Steven Moffat Addresses Heaven Sent ‘Plot Holes’
Here we go again. Comes a new issue of Doctor Who Magazine, comes another round of Ask Steven Moffat – which is either your chance to address the head honcho with relevant burning issues or Moffat’s chance to plug a few plot holes, depending on how cynical you’re feeling.
This month’s burning concern is Heaven Sent – namely, the brain-melting puzzle box disguised as a castle wherein the Doctor found himself trapped alone, well, alone with a terrifying monster. Oh, and he’d been there for millions, then billions of years attempting to, quite literally, crack the mystery at the heart of this baroque torture chamber.
Unsurprisingly, there were a few questions, well, a lot of questions but narrowing them down to just a few such as: If every room in the castle reset every so often, why didn’t the diamond wall do the same? Who left a set of dry clothes by the fire for the Doctor to find? And why was there an ancient picture of Jenna Coleman’s recently-deceased Clara hung on the wall? – DWM pinned Steve Moffat down, tied him down to a chair and got him to answer them.
First order of business, that harder than diamond wall; why didn’t it simply reset every time the castle reset?
“It’s not a room in the castle, it’s the outer wall of the [Confession] Dial,” he explained. “The clue is that it’s 20 feet of Harder Than Diamond. Why bother making it so hard, if a resetting stone wall would do?”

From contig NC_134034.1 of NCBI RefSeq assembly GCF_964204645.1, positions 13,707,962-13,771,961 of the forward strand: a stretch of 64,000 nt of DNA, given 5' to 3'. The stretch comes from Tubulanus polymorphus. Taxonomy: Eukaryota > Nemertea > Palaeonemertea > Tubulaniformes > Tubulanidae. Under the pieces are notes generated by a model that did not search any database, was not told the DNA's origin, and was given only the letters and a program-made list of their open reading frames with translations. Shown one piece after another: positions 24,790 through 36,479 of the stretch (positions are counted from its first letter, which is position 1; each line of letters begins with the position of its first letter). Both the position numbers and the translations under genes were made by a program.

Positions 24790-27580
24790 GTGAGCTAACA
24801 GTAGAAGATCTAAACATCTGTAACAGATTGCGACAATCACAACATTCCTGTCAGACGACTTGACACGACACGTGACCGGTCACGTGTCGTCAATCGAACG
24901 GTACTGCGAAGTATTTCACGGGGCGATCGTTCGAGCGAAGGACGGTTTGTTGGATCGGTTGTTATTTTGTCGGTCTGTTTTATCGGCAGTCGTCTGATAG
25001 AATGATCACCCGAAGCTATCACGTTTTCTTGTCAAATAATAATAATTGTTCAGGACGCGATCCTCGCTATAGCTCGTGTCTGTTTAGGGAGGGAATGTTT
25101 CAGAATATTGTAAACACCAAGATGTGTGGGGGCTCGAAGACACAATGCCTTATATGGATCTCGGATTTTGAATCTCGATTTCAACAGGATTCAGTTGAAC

Fair enough, but what about that other set of clothes? As the Doctor dives into a pond to escape the monstrous Veil, he finds an identical dry set of clothes for him to try on. But who put them there? How did they know his size? And, if it was a respawned Doctor, isn’t there a naked Doctor running about the place?
“Naked Doctor Who?? It’s AGAINST THE LAW, I tell you,” Moffat responded. “Showrunners have been executed for less. No, of course there wasn’t – I sort of wrote that moment to force you to think that the first time round the castle (the first of many times) wasn’t the same as the version we saw.”
Moffat then explains that, in his mind, the first few times the Doctor went into that room he merely found a generic pair of clothes in his size – who put them there and where from? – and later changed back into his normal ones. But then once he didn’t make it back to them…
“Next time round, the Doctor finds his own clothes drying for him. The loop is complete – the end now triggers the beginning and that makes it permanent.”
That loop getting tighter also serves as an explanation for the missing paving slab – the one that literally points the Doctor towards the location of the diamond wall – well, it’s simply another note from a past self who is getting impatient with how slowly it’s taking him to figure out just why Room 12 is significant.
His hope, which thankfully for him turns out to be true, is that these clues will survive the reset process: the skulls in the lake, the drying clothes and the dust in the teleport room (as well as the portrait of Clara, which Moffat says the “soppy” Doctor painted himself) – all pointing him towards Room 12 and his eventual rendezvous with the Time Lords and Gallifrey.
So do you buy Moffat’s explanations? Does knowing Moffat’s reasoning somehow lessen what is an outstanding episode? Do you still have burning questions about just what happened in Heaven Sent?
- Chris Daly